Re-grading the Notre Dame Class of ‘15

Eleven freshmen made their collegiate debuts in 2015 with promising prospects Shaun Crawford, Miles Boykin, Asmar Bilal, Josh Barajas and Mykelti Williams preserving a year.

Now that we’ve analyzed the recently-signed Class of 2016 inside, outside, backward and forward, it’s time to take a look at our grading of the group that arrived one year earlier.

In many instances, an “incomplete” grade is most appropriate since only a handful of players from the original 23-man class were in a position to make a significant contribution.

What was thought to be a 24-man class came up a spot short when linebacker Bo Wallace never did enroll at Notre Dame. The class dipped to a present-day 22 when wide receiver Jalen Guyton was removed from the equation at the end of the semester.

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• Signed: Brandon Wimbush
• 2015 Grade: B+
• Freshman Year: Wimbush burned a year of eligibility with spot duty against Massachusetts and Pittsburgh when the Irish felt the need to get his feet wet in case something happened to DeShone Kizer, who took over for injured Malik Zaire in Week Two.
Wimbush flashed his athletic skills on a 58-yard touchdown run against the Minutemen while showing his inexperience on an ill-advised fumble against the Panthers. Wimbush significantly trails Kizer/Zaire in terms of grasp of the overall offensive scheme. Brian Kelly announced on signing day the intent of preserving a year of eligibility for Wimbush in ’16 with Kizer and Zaire competing for the starting spot. Incoming freshman Ian Book will take over the No. 3 spot on the depth chart.
• 2016 Re-grade: B+

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• Signed: Josh Adams, Dexter Williams
• 2015 Grade: A-
• Freshman Year: Adams factored into the backfield equation from the outset when Tarean Folston went down with a season-ending knee injury against Texas and Adams scored two touchdowns in his debut. Adams finished with an impressive 835 yards, a 7.1-yard average per carry and six touchdowns, including a 98-yarder against Wake Forest -- the longest run in Notre Dame history. He cracked the 100-yard mark four times, including three of the last four regular-season games.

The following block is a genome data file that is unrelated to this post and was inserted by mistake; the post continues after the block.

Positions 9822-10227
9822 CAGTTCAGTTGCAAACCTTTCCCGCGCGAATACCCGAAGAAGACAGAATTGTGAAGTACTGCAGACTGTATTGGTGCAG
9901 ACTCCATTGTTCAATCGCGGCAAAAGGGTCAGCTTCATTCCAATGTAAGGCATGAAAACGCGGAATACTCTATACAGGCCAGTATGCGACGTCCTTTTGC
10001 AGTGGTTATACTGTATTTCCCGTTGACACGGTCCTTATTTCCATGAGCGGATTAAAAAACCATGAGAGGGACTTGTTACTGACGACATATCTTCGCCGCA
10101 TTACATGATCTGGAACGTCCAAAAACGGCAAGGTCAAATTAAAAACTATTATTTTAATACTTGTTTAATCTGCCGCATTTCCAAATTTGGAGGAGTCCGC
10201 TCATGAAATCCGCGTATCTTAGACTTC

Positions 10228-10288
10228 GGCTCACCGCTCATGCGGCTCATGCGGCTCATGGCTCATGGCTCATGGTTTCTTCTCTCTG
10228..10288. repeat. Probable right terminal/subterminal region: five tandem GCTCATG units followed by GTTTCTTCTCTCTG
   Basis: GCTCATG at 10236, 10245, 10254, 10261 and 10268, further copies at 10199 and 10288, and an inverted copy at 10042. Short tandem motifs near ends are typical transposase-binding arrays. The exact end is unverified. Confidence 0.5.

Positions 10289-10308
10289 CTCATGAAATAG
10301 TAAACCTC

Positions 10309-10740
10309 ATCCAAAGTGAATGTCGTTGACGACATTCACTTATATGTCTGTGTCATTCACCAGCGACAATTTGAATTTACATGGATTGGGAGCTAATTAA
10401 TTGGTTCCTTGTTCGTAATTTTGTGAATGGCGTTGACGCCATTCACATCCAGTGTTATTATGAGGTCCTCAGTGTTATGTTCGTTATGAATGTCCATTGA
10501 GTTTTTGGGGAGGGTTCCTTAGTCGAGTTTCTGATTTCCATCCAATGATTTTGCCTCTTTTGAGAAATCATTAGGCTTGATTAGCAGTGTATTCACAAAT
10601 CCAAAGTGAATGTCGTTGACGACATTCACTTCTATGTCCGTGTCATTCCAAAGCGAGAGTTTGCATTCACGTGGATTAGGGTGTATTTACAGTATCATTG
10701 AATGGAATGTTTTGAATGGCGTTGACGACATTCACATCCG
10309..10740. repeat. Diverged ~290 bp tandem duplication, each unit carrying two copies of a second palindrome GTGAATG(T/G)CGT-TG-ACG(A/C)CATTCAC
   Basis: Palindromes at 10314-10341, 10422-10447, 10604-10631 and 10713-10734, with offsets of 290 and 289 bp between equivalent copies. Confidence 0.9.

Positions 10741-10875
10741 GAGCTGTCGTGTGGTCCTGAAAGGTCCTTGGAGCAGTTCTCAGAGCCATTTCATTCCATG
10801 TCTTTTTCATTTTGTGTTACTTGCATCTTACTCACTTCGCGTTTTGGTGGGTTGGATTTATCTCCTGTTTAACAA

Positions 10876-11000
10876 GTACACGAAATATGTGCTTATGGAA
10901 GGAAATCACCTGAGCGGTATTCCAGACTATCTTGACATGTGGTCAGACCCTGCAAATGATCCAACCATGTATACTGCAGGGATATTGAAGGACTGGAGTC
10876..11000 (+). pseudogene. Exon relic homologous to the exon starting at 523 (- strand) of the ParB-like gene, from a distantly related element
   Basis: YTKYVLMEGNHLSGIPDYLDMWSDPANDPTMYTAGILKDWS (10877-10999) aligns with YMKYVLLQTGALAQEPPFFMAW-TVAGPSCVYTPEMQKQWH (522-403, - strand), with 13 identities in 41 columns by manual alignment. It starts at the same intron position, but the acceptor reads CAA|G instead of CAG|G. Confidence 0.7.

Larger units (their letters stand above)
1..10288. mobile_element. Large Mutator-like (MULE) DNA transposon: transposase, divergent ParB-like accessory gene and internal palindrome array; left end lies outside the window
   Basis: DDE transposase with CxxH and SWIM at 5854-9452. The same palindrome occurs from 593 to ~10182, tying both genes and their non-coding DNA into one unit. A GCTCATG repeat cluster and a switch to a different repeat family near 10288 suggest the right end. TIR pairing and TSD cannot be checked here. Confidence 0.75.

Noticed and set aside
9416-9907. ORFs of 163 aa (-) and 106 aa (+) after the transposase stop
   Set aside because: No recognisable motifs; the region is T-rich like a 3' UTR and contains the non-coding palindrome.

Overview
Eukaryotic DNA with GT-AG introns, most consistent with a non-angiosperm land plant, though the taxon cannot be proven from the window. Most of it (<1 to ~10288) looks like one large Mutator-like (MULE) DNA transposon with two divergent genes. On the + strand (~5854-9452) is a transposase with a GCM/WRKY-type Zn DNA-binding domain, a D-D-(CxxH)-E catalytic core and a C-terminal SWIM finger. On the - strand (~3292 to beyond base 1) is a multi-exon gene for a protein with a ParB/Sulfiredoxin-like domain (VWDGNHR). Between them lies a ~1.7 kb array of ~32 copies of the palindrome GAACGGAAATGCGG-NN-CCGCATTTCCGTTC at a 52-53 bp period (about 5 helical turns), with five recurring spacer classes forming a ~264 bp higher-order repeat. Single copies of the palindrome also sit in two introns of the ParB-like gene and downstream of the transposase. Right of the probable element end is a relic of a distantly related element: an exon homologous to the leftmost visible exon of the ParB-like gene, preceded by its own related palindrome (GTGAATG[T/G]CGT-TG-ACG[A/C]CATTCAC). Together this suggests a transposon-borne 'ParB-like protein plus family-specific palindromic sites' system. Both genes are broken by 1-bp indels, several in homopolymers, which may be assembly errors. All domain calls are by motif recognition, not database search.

Williams threatened to make it a three-man running back crew with Adams and C.J. Prosise, but was limited to 21 carries for 81 yards (3.9-yard average) and a touchdown against UMass.
No reason to downgrade the original opinion of this duo, although most thought it would be the more highly-touted Williams, not Adams, who would make the first impact. Adams looks like a perennial 1,000-yard back moving forward while Williams’ potential remains high.
• 2016 Re-grade: A

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• Signed: Equanimeous St. Brown, C.J. Sanders, Miles Boykin, Jalen Guyton
• 2015 Grade: A
• Freshman Year: None of the four made a significant impact in the passing game with St. Brown and Sanders each making one catch for a combined eight yards. But St. Brown blocked a punt in the victory over USC, and Sanders emerged as Notre Dame’s kickoff and punt returner with touchdowns against UMass (50-yard punt return) and Stanford (93-yard kickoff return).
Guyton never made it to the field in ’15 while off-the-field issues led to his dismissal. Boykin preserved a year of eligibility with Kelly occasionally referring to his long-range potential, particularly during pre-season camp when the decision to preserve a year of eligibility was made.
Meanwhile, the hype machine surrounding St. Brown since suffering a season-ending shoulder injury late in the season has been churning. He is the projected heir apparent to Will Fuller at the X position with plenty of plaudits from Kelly.
• 2016 Re-grade: A

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• Signed: Aliz’e Jones
• 2015 Grade: A+
• Freshman Year: With five scholarship tight ends heading into the ’15 season, it was unclear just how much the five-star Jones would contribute as a freshman. Durham Smythe had won the job, Tyler Luatua had established himself as a competent blocking tight end, and Nic Weishar flashed some goal-line skills during camp.
But Jones’ talent rose to the surface as the season progressed. He finished with 13 catches for 190 yards, including a crucial 45-yarder that set up the game-winning touchdown against Temple as well as a 35-yarder from Torii Hunter, Jr. versus USC.
Smythe and Weishar return with Luatua and Chase Hounshell no longer in the equation. Smythe is the most well-rounded of the trio, but Jones is a wide receiver in a tight end’s body with assets the Irish will continue to exploit moving forward.
• 2016 Re-grade: A+

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• Signed: Tristen Hoge, Trevor Ruhland
• 2015 Grade: C+
• Freshman Year: Not much to evaluate, at least from the outside looking in, as Hoge – a center/guard – and Ruhland, who received practice reps at both tackle and guard, preserved a year of eligibility.
Hoge could be in a position to challenge unproven center Sam Mustipher for the starting job, although Mustipher has an extra year in the program jump. In order to balance the depth chart bodies along the offensive line, Ruhland could work at right tackle behind Mike McGlinchey this spring.